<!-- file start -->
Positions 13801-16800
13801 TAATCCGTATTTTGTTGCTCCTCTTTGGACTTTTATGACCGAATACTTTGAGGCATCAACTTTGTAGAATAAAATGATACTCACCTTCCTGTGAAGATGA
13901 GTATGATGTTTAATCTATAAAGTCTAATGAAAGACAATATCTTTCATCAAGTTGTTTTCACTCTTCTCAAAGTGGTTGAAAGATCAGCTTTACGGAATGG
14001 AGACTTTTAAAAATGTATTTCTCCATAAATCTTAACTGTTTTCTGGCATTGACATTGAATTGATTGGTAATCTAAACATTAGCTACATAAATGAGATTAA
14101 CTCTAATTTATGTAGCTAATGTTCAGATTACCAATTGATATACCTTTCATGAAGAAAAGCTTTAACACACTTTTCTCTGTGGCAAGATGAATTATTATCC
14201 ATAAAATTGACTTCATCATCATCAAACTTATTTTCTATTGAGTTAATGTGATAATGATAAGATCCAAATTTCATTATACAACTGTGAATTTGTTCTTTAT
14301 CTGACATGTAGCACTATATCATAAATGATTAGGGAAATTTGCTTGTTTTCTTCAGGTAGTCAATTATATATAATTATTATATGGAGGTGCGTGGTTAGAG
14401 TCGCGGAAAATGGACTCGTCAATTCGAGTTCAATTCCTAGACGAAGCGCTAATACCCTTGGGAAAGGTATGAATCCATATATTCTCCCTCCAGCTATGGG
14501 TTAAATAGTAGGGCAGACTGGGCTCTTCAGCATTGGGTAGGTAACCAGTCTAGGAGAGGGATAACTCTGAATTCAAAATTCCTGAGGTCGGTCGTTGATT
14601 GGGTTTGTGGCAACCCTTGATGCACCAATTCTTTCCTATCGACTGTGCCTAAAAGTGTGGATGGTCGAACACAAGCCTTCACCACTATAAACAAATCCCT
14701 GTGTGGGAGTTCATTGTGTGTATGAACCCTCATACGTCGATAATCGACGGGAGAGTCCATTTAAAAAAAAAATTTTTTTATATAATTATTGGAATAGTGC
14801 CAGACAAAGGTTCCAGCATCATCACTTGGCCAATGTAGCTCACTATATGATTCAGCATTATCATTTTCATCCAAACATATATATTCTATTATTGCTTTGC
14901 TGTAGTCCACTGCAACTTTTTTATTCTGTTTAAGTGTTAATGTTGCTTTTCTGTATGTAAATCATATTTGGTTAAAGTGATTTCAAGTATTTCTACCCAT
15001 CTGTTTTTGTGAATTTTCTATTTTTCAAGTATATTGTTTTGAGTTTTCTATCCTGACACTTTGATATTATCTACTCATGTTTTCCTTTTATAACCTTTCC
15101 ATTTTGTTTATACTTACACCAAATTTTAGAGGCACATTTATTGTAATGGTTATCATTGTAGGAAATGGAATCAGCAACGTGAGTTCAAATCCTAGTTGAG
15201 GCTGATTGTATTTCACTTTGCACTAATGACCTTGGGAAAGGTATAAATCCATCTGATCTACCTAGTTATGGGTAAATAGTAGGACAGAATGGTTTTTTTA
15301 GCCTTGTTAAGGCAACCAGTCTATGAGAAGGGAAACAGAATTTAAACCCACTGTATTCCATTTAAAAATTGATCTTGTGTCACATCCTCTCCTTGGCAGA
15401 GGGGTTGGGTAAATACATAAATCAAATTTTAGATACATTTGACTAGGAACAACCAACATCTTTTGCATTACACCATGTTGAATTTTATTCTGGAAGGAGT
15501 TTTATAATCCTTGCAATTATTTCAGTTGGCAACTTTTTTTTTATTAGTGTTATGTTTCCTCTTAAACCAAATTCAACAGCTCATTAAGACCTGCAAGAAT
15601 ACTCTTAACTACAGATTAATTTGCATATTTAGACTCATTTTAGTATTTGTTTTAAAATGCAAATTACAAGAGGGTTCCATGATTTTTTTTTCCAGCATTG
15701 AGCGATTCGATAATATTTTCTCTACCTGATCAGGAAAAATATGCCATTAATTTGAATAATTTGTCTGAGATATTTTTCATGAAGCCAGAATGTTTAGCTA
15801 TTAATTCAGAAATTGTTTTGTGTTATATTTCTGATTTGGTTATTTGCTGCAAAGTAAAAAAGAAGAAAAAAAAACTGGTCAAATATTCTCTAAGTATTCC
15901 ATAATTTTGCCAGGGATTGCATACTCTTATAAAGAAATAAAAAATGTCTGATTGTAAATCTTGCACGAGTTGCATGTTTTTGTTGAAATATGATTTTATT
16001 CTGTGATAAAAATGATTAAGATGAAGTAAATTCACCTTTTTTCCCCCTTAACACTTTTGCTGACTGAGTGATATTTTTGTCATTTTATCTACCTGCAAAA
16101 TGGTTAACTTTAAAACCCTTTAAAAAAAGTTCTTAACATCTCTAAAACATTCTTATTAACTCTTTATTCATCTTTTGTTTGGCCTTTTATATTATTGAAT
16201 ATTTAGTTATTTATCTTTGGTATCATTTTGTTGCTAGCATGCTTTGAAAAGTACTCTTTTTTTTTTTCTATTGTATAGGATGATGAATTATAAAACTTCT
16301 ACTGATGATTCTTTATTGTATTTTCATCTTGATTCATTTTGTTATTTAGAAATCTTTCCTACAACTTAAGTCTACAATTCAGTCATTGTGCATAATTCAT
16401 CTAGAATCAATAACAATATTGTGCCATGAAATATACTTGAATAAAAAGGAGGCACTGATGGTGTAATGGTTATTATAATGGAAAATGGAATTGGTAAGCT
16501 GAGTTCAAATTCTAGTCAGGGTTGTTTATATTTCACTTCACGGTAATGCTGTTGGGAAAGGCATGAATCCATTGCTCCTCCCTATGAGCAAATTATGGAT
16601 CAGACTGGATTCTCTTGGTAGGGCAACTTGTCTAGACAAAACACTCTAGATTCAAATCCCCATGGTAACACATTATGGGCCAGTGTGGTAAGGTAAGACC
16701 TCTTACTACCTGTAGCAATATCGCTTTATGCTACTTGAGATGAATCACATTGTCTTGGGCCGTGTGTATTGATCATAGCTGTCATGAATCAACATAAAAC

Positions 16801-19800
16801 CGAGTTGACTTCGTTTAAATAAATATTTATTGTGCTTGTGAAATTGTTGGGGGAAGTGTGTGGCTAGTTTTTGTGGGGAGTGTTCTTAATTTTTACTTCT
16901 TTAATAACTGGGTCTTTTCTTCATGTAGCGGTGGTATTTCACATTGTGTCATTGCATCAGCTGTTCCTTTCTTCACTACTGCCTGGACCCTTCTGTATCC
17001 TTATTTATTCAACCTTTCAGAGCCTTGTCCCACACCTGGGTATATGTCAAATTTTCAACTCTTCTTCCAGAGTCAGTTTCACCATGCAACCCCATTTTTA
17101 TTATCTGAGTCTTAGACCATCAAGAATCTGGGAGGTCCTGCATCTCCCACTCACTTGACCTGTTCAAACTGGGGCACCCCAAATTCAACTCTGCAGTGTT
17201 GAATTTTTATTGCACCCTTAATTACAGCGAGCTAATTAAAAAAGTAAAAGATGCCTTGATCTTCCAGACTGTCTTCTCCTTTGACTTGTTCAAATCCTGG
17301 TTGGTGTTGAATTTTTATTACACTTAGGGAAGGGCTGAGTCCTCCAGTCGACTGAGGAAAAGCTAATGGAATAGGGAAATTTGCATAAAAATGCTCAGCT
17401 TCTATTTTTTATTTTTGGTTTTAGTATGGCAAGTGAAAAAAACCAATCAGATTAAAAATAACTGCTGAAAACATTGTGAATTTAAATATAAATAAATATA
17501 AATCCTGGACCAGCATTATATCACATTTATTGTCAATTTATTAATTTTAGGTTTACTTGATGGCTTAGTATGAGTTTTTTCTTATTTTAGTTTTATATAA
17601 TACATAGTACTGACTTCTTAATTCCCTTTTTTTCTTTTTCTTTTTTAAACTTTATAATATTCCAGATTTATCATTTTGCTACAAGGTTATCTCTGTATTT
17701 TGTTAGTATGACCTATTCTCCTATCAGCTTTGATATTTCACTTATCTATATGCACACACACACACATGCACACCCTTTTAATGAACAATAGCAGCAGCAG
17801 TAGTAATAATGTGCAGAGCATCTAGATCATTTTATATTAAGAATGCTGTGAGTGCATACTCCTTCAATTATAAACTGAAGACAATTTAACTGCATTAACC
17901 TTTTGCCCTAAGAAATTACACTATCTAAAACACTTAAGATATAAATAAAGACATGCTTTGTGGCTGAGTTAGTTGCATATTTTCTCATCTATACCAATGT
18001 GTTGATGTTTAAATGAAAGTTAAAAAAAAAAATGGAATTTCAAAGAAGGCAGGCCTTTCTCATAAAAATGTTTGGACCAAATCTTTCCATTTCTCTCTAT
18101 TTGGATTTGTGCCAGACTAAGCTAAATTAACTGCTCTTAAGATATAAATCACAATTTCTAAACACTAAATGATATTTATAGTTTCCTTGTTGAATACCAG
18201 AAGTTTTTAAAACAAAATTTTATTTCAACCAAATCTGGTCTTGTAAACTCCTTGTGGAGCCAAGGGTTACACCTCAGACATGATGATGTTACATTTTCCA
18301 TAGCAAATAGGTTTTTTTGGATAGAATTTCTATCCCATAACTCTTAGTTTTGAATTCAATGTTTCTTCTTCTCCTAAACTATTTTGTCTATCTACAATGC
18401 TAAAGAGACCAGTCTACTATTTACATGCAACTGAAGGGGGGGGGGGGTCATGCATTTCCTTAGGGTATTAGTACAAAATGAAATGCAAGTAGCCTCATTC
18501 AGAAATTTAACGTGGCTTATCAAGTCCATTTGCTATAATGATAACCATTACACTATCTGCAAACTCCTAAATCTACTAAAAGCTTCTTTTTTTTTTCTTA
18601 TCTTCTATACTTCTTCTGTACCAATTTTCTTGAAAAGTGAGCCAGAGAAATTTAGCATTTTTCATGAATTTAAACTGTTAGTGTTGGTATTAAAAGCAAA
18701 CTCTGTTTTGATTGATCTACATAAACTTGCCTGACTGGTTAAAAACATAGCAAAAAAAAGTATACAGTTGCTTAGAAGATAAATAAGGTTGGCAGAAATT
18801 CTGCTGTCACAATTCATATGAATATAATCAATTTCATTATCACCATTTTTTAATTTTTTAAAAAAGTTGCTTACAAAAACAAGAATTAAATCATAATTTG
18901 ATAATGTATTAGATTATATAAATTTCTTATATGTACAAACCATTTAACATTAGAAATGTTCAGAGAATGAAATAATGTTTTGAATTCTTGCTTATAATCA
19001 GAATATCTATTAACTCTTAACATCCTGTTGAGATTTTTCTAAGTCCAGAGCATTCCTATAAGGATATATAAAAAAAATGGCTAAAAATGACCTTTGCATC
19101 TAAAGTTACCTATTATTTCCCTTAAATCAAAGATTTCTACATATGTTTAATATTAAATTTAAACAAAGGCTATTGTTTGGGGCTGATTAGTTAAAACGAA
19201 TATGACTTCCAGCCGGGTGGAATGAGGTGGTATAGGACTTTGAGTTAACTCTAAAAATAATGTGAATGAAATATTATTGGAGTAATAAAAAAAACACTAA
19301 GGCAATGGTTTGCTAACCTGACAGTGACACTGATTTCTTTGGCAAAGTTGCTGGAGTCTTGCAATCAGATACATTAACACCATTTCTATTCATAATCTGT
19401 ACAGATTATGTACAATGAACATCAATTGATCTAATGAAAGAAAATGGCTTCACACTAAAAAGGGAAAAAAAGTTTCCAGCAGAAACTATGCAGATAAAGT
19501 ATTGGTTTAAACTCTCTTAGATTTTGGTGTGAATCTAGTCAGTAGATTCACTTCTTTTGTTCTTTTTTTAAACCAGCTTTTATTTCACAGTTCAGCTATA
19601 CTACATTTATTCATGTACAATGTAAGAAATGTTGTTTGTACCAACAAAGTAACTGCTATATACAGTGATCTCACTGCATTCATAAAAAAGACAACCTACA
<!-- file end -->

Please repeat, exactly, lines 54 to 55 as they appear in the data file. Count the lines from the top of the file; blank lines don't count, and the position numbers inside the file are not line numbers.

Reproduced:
18901 ATAATGTATTAGATTATATAAATTTCTTATATGTACAAACCATTTAACATTAGAAATGTTCAGAGAATGAAATAATGTTTTGAATTCTTGCTTATAATCA
19001 GAATATCTATTAACTCTTAACATCCTGTTGAGATTTTTCTAAGTCCAGAGCATTCCTATAAGGATATATAAAAAAAATGGCTAAAAATGACCTTTGCATC